Mathematics Stack Exchange is a question and answer site for people studying math at any level and professionals in related fields. Join them; it only takes a minute:

Sign up
Here's how it works:
  1. Anybody can ask a question
  2. Anybody can answer
  3. The best answers are voted up and rise to the top

So I'm learning about optimization of quadratic forms and this textbook goes through definiteness of matrices and principle minors etc. and then goes straight onto optimizing with constraints but never mentions how to solve the general problem of finding stationary points on $f(x)$ where $$f(x)=x^TAx + \mathbf b^Tx+c$$

$A$ being an n x n matrix and b an n x 1

Any help is appreciated

share|cite|improve this question
up vote 1 down vote accepted

Let $\vec\nabla f$ be a $n \times 1$ vector, we will call this $\dfrac{\partial f}{\partial x}$. Then we get that $$\dfrac{\partial f}{\partial x} = Ax + A^Tx + b.$$ The differentiation with respect to a vector is obtained by recalling the following vector differentiation identities.

If $y \in \mathbb{R}^{m \times 1}$, $x \in \mathbb{R}^{n \times 1}$, then $\dfrac{\partial y^T}{\partial x}$ is a $n \times m$ matrix $A$ with $A(i,j) = \dfrac{\partial y_j}{\partial x_i}$.

Also, the chain rule goes as follows. $$\dfrac{\partial (\cdot)}{\partial x} = \sum_k \dfrac{\partial y_k^T}{\partial x}\dfrac{\partial (\cdot)}{\partial y_k}$$ Hence, we have the following relations $$\dfrac{\partial x^T}{\partial x }= I_{n \times n}$$ $$\dfrac{\partial (c^Tx)}{\partial x} = \dfrac{\partial (x^Tc)}{\partial x} = c$$

Hence, $$\dfrac{\partial b^Tx}{\partial x} = b$$ and \begin{align} \dfrac{\partial \left(y_1(x)^TAy_2(x) \right)}{\partial x} & = \dfrac{\partial y_1^T}{\partial x}\dfrac{\partial \left(y_1(x)^TAy_2(x) \right)}{\partial y_1} + \dfrac{\partial y_2^T}{\partial x}\dfrac{\partial \left(y_1(x)^TAy_2(x) \right)}{\partial y_2}\\ & = \dfrac{\partial y_1^T}{\partial x} \dfrac{\partial \left(y_2(x)^TA^Ty_1(x) \right)}{\partial y_1} + \dfrac{\partial y_2^T}{\partial x} \dfrac{\partial \left(y_1(x)^TAy_2(x) \right)}{\partial y_2}\\ & = \dfrac{\partial y_1^T}{\partial x} \dfrac{\partial \left((Ay_2(x))^Ty_1(x) \right)}{\partial y_1} + \dfrac{\partial y_2^T}{\partial x} \dfrac{\partial \left((A^Ty_1(x))^Ty_2(x) \right)}{\partial y_2}\\ & = \dfrac{\partial y_1^T}{\partial x} Ay_2(x) + \dfrac{\partial y_2^T}{\partial x} A^Ty_1(x) \end{align} In our case, $y_1(x) = y_2(x) = x$ and hence $\dfrac{\partial y_1^T}{\partial x} = \dfrac{\partial y_2^T}{\partial x} = I_{n \times n}$. Hence, $$\dfrac{\partial (x^TAx)}{\partial x} = I A x + I A^T x = \left(A+A^T \right)x$$ Setting the gradient to zero, we get the equation $$(A+A^T)x = -b$$ Solve this linear system to get the stationary points.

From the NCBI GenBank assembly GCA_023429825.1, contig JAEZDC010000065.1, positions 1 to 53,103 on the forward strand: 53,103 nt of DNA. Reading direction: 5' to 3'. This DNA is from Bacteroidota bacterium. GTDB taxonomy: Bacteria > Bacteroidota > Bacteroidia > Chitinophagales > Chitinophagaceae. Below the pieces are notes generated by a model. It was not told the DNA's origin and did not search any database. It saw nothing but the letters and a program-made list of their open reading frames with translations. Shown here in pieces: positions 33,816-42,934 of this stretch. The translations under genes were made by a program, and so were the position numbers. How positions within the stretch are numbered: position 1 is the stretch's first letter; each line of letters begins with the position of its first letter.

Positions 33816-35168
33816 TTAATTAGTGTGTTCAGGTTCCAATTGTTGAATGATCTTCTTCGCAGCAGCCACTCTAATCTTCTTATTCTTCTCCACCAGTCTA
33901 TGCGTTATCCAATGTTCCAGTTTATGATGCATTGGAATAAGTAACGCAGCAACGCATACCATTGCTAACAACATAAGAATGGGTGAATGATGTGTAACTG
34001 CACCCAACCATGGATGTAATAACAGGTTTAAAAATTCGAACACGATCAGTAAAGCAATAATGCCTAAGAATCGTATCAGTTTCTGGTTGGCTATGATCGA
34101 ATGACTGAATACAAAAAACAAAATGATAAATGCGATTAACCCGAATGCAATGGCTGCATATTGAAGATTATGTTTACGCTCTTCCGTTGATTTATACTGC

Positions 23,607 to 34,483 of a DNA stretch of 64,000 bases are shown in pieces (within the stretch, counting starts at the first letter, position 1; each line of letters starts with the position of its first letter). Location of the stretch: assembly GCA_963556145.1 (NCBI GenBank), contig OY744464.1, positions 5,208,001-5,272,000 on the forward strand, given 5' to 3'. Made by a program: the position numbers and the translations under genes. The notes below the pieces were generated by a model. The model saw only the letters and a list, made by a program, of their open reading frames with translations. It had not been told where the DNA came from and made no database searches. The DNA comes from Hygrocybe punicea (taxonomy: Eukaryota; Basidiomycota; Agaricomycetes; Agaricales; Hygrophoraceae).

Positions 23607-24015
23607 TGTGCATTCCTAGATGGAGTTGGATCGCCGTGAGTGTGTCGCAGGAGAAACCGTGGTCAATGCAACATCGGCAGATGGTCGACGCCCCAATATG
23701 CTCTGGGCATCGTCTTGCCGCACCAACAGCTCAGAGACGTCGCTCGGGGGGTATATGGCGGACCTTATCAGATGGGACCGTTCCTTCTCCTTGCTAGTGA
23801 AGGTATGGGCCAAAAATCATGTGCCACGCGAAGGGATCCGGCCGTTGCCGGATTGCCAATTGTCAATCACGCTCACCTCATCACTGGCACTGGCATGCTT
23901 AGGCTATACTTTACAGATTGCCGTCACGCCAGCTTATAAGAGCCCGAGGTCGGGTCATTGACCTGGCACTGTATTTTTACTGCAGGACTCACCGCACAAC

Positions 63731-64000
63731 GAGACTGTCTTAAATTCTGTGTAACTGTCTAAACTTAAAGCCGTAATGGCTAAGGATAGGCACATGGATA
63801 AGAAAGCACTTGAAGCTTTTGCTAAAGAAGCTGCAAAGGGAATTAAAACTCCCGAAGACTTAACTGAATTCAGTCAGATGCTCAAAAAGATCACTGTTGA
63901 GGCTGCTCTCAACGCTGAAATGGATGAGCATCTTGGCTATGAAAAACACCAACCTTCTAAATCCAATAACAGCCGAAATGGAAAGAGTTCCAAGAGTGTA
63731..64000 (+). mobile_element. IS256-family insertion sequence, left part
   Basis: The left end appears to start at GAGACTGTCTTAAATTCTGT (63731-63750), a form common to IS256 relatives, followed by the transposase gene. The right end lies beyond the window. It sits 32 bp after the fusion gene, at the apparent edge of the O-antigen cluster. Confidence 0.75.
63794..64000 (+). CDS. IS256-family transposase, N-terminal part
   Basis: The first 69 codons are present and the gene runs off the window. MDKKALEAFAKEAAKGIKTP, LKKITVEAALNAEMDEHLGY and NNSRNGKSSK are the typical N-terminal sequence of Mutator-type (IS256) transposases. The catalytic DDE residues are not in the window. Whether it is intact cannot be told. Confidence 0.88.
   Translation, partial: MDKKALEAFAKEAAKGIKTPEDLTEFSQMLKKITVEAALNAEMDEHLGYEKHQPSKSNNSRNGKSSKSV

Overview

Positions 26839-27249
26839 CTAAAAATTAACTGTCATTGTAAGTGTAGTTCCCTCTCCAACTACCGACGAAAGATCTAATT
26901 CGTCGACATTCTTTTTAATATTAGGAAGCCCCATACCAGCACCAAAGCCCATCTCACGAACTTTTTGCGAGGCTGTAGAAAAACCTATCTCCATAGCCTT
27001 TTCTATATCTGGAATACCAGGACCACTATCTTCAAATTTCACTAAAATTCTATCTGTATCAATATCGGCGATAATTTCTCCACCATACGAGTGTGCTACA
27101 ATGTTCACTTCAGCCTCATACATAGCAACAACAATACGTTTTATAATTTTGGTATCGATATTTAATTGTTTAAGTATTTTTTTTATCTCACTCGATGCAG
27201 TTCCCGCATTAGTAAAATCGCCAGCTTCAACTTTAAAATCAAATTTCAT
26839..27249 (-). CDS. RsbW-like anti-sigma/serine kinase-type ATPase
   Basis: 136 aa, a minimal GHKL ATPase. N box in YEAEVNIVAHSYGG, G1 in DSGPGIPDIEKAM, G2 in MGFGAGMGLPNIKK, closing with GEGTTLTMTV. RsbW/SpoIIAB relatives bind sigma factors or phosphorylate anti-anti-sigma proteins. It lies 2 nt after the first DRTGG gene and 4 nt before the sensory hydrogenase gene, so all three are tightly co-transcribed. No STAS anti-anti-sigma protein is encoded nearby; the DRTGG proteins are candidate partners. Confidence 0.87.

share|cite|improve this answer
Thanks, Very good! would the $(A+A^T)$ then be the Hessian that we evaluate to find the nature of the st. point? – Ronald Jun 17 '12 at 20:33
@Ronald Yes. $A+A^T$ would be the Hessian. – user17762 Jun 17 '12 at 22:56

Your Answer


By posting your answer, you agree to the privacy policy and terms of service.

Not the answer you're looking for? Browse other questions tagged or ask your own question.